Men are 23 percent more likely to develop depression or anxiety if their diet consists of a lot of high-sugar food such as soft drinks and desserts. Researchers at the University College London are stating conclusively that diet impacts mental health, and that high-sugar food can contribute to an increased risk of a mood disorder. The connection between the two has always been unclear; scientists wondered if diet influenced cognition or if the mental disorder disrupted eating habits.
This new study, published in Scientific Reports, concludes that mental illness — particularly mood disorders — could be directly caused by diet. Surprisingly, only men were noted to show this relationship. Women, the researchers observed, did not display any connection between mental health and high-sugar intake.
The health risks involved in a high-sugar diet have already been extensively studied. Excessive sugar consumption is linked to a variety of health conditions such as diabetes, dementia, and obesity. Nevertheless, the researchers wanted to empirically determine if sugar intake could lead to depression. In order to answer this supposition, Anika Knüppel of the UCL Institute of Epidemiology and Health studied data from 8,000 British adults who filled out a questionnaire on their eating habits and lifestyle since the 1980s. This included questions like, “How often do you eat a piece of cake?”
Participants were also asked to complete a mental health survey and were measured for their height and weight. After controlling for variables such as socioeconomic status, researchers found that men whose diets consisted of fizzy drinks, cakes, and sugary teas had a 23 percent increased risk of experiencing an episode of clinical depression or anxiety in the following five years. This pattern was not seen among the women participants — but this may not be indicative of anything significant. Knüppel noted that among the pooled participants, women consisted of a lesser percentage than that of men. This could be a reason why no relationship between sugar intake and mental illness risk among women was seen.
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“I had a feeling we’d see the ‘Bridget Jones-like women eat chocolate’ idea. But it turns people underestimate that men’s sugar intake is super high,” she said. Nonetheless, Knüppel emphasized that women only made a third of the sample size of the study.
Critics of the study suggest that Knüppel calculated her results based on an inherently flawed system. Numbers were taken from a self-tested questionnaire; one that is potentially embarrassing to the survey takers. There could be a level of dishonesty that could skew the results. However, Knüppel countered that is would be “quite unlikely” that participants would exaggerate what they eat. In fact, her results could be distorted, but in the opposite direction. What she could be seeing may actually be a lesser effect than the true representation. Moreover, at least three previous pieces of research support her findings.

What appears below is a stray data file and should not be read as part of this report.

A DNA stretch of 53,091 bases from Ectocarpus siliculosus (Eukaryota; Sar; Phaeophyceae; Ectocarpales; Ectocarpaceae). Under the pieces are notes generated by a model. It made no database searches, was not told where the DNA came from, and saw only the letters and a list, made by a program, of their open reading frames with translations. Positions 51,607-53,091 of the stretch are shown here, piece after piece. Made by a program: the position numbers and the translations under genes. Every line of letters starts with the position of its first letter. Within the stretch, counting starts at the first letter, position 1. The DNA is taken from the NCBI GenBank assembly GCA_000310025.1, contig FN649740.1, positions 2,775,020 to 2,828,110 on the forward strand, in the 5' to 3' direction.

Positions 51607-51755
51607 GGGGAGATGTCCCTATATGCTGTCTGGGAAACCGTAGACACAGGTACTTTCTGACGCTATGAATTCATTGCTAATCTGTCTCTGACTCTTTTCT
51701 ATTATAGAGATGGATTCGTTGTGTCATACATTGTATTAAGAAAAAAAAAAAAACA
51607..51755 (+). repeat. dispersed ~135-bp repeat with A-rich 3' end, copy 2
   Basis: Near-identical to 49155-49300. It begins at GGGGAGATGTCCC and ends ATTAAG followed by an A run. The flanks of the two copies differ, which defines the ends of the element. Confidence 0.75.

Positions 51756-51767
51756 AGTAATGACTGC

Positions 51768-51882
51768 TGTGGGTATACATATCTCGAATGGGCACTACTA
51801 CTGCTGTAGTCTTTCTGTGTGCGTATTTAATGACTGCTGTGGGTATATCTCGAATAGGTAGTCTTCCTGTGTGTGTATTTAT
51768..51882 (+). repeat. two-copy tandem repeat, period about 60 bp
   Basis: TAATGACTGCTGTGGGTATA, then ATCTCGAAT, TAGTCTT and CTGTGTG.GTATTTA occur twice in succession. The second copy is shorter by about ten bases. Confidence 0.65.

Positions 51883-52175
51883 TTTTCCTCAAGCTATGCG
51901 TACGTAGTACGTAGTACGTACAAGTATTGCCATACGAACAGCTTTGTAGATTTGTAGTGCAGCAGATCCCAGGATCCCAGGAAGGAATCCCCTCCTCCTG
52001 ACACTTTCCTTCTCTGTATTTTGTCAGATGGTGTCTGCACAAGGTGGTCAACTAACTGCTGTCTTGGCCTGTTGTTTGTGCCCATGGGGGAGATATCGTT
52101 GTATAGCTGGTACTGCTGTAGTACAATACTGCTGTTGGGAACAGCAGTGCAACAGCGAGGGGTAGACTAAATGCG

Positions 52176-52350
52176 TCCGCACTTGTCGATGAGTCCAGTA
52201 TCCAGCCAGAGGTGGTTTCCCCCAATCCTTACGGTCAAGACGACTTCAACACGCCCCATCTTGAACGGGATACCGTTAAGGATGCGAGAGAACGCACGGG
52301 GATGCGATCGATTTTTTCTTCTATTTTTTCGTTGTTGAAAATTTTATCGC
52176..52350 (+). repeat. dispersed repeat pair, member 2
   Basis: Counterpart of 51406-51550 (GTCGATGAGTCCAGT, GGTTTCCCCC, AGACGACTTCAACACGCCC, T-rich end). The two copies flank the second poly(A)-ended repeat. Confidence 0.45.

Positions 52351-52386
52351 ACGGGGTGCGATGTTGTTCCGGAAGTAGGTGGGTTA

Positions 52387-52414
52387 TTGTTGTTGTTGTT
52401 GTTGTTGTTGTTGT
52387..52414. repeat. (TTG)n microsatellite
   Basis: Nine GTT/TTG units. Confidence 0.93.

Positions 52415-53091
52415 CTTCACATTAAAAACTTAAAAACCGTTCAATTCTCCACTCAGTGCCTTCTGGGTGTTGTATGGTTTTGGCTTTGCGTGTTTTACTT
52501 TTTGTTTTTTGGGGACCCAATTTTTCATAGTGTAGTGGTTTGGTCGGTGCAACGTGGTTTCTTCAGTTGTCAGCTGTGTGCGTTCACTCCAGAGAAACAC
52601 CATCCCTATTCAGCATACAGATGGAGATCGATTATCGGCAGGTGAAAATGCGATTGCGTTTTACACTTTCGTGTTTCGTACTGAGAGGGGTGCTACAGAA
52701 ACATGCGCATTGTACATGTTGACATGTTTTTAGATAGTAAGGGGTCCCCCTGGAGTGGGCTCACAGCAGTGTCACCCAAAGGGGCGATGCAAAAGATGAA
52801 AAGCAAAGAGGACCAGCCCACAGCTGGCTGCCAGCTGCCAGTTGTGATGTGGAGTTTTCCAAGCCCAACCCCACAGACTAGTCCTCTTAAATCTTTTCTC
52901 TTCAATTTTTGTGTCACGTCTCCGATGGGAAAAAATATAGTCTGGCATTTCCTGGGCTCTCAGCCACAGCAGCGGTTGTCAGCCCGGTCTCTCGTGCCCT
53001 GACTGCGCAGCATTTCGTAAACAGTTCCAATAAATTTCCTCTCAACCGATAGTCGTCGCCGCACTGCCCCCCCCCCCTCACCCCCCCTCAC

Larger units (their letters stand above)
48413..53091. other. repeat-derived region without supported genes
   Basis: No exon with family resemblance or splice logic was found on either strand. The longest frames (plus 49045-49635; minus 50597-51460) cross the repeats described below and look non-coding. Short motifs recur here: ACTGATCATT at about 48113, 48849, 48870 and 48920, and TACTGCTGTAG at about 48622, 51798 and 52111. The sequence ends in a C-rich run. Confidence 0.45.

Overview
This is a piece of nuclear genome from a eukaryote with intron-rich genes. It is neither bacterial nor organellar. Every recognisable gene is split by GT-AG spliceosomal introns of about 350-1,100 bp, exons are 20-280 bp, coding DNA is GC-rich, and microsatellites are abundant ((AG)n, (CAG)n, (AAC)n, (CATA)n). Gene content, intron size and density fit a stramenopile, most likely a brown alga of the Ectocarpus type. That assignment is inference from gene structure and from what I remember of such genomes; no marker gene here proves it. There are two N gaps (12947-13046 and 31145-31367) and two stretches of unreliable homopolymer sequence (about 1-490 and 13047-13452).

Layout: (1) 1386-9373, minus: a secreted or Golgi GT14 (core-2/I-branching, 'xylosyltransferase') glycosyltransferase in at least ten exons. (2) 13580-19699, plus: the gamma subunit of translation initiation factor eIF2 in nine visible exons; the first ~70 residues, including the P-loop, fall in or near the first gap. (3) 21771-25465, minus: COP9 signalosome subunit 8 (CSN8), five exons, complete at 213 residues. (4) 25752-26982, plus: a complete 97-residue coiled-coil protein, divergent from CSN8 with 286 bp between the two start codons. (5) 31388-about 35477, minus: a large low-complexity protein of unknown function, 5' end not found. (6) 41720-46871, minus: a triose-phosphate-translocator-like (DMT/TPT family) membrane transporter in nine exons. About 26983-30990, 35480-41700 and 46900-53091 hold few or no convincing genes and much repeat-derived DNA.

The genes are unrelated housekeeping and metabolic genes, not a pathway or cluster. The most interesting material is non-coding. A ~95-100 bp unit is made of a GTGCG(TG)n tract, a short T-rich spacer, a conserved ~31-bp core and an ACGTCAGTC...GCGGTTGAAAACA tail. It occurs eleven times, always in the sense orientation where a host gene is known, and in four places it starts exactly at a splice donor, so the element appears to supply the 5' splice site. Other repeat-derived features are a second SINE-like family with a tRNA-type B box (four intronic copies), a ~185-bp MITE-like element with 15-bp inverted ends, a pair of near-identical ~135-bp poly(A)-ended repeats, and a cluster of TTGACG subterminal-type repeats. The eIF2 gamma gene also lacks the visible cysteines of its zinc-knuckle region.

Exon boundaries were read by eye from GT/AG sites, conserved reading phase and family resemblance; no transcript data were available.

Knüppel believes that sugar could affect mood in several ways. One crucial mechanism is neural cell development. She has hypothesized that high levels of sugar reduce the production of a certain protein that regulates neuron growth. The development of mood disorders like depression and anxiety are thought to be involved in this process. Additionally, excessive sugar consumption dramatically increases the amount of inflammation found in the body; a condition, scientists say, that can prompt an episode of mild depression.
Tom Sanders, professor emeritus of nutrition and dietetics at Kings College London, remained cautious about these findings. He says that even controlling for lifestyle habits, other confounding factors can be seen in the analysis of this study.
“From a scientific standpoint, it is difficult to see how sugar in food would differ from other sources of carbohydrate on mental health, as both are broken down to simple sugars in the gut before absorption and the glycemic index of sugar is less than refined starchy foods such as white bread and rice,” he said.
A simple solution
Depression and anxiety are devastating conditions. For those afflicted with the disease, daily life can be extremely hard. For the most part, patients are prescribed harmful synthetic medicine alongside cognitive behavioral therapy. The prognosis for this combination treatment varies, with some people getting better while others steadily fading into a worse state. It can become an incredibly frustrating situation for the ill patient to live normally.
Thankfully, there is a simple solution in sight. Recent studies are validating the efficacy of magnesium in the prevention and treatment of milder forms of depression. In fact, a nutritional study published in PLoS ONE concluded that taking 248 milligrams of magnesium a day led to a reversal of several symptoms of depression. Magnesium was not only more effective, but it was also cheaper in the long run.
It is only recently that mainstream media is acknowledging these claims.